Ethnic studies program celebrates 18 years by looking at past, present, future

NAU ethnic studies logo

The Ethnic Studies program at Northern Arizona University hosts three scholar-activists at “Fifty Years of Ethnic Studies: Past Present Future,” a panel on scholarship, social justice and the academy. The discussion will center on the historical significance of ethnic studies and its position moving forward as a university focus that brings together community engagement and academic achievement. The event takes place 6:45-8:30 p.m. Wednesday, Sept. 26, in the Social and Behavioral Science-West building (building 70), room 200.

Panel contributors have diverse experience in both activism and education. Ramona Tascoe was a leader in the historic 1968 student strike at San Francisco State University, which led to the creation of the school’s College of Ethnic Studies—the first of its kind in the country. Antonio De La Garza is a professor at California State University-San Marcos as well as an NAU alumnus, earning a bachelor’s degree in political science and a graduate certificate in ethnic studies from the university. Areas of research include immigration rhetoric, ethnography and critical race theory. Taelor Smith is an ethnic studies and disability studies student, artist and performer who has acted with the NAU theatre and Black Student Union historical celebration.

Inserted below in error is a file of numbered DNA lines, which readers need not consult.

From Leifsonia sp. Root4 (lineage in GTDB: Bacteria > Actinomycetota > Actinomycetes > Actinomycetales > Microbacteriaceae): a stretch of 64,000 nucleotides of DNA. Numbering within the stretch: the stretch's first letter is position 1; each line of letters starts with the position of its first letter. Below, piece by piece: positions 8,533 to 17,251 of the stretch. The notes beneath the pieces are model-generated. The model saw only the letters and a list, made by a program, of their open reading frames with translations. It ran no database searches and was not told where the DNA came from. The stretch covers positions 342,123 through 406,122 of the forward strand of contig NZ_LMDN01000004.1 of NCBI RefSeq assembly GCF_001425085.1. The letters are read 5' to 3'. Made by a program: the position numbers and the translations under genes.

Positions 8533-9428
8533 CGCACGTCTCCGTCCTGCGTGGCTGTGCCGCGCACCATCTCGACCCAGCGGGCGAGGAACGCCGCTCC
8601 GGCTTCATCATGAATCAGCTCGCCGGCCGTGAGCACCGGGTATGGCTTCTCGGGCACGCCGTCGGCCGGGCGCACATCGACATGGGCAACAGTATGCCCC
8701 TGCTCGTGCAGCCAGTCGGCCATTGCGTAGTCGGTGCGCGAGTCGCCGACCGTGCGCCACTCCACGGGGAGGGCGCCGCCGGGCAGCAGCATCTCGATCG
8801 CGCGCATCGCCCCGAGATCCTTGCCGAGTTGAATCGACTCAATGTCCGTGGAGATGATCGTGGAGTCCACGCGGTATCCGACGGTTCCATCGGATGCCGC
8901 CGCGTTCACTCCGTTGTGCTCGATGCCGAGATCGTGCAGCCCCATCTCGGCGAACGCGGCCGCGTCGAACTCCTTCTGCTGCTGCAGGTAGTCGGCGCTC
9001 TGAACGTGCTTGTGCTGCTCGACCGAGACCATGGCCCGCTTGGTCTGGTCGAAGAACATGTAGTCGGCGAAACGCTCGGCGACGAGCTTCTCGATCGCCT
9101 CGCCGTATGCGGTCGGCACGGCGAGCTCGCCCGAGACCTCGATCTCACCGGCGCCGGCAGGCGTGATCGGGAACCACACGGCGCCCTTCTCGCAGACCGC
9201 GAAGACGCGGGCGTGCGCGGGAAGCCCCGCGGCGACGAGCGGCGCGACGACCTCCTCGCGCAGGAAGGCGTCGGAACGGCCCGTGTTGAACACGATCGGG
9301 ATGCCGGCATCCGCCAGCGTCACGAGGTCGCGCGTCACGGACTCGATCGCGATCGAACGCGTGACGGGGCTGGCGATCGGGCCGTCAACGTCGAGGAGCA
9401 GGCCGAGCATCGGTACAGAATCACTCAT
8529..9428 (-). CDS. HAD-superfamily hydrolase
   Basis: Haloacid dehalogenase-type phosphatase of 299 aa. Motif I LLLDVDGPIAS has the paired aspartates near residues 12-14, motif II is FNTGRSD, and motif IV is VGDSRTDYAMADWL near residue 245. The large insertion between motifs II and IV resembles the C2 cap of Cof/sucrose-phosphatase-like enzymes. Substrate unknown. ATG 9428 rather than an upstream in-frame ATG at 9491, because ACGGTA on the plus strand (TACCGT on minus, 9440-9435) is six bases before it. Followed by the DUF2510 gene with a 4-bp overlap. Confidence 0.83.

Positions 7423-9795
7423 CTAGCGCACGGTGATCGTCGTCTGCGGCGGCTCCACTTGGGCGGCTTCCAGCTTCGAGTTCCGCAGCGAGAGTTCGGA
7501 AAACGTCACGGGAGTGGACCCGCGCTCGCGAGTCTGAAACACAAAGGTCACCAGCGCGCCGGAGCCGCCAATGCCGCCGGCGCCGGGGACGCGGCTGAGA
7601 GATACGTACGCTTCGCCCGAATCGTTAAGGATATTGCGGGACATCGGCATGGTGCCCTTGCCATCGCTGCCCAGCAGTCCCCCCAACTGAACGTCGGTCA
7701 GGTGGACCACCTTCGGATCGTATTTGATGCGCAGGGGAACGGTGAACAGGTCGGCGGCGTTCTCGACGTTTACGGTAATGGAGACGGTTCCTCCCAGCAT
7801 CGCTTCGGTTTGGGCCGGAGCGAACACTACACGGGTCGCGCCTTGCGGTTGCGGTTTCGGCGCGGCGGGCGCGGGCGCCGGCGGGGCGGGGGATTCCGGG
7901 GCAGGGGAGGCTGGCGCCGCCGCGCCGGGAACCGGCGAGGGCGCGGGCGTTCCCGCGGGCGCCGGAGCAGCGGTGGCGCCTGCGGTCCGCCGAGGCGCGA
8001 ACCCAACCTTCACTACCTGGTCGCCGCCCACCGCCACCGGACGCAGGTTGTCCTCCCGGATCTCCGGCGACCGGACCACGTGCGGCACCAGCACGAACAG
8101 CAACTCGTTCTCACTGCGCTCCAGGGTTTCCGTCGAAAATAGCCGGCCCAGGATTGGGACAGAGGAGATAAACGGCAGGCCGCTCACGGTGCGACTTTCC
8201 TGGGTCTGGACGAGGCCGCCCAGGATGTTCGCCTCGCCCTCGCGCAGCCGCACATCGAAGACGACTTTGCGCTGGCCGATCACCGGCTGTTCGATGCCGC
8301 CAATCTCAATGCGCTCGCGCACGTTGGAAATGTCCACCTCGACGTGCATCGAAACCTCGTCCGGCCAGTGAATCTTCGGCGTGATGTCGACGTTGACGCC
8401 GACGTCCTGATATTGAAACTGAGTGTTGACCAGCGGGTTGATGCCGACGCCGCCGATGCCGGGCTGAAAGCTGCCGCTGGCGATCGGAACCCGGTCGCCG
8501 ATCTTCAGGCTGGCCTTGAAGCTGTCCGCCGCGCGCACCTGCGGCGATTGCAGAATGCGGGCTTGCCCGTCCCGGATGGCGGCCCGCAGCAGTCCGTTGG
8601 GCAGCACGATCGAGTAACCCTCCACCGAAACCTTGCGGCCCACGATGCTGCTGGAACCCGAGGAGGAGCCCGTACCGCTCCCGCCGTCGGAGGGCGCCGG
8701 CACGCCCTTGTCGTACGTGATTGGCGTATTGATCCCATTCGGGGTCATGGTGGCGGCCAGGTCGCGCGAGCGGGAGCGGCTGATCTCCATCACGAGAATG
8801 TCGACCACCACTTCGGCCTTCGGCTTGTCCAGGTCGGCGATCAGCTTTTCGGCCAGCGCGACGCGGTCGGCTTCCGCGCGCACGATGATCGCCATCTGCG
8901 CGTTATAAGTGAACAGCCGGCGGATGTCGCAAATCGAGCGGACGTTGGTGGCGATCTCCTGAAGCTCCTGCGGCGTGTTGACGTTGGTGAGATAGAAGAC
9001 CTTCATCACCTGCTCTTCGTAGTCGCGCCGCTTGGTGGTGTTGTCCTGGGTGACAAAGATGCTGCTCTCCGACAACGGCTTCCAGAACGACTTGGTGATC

In addition to informing and inspiring through discussion, the event is a celebration of NAU’s Ethnic Studies program, commending its 18-year anniversary this month. The program is the only university-recognized ethnic studies degree program in Arizona.

Before the panel begins, a reception will provide attendees the opportunity to meet faculty and students in the ethnic studies program, visit classrooms and engage in question and answer sessions with the panelists. The reception is held from 4:30-6:30 p.m. in room 100 of SBS West.

Cheyenne Jarrette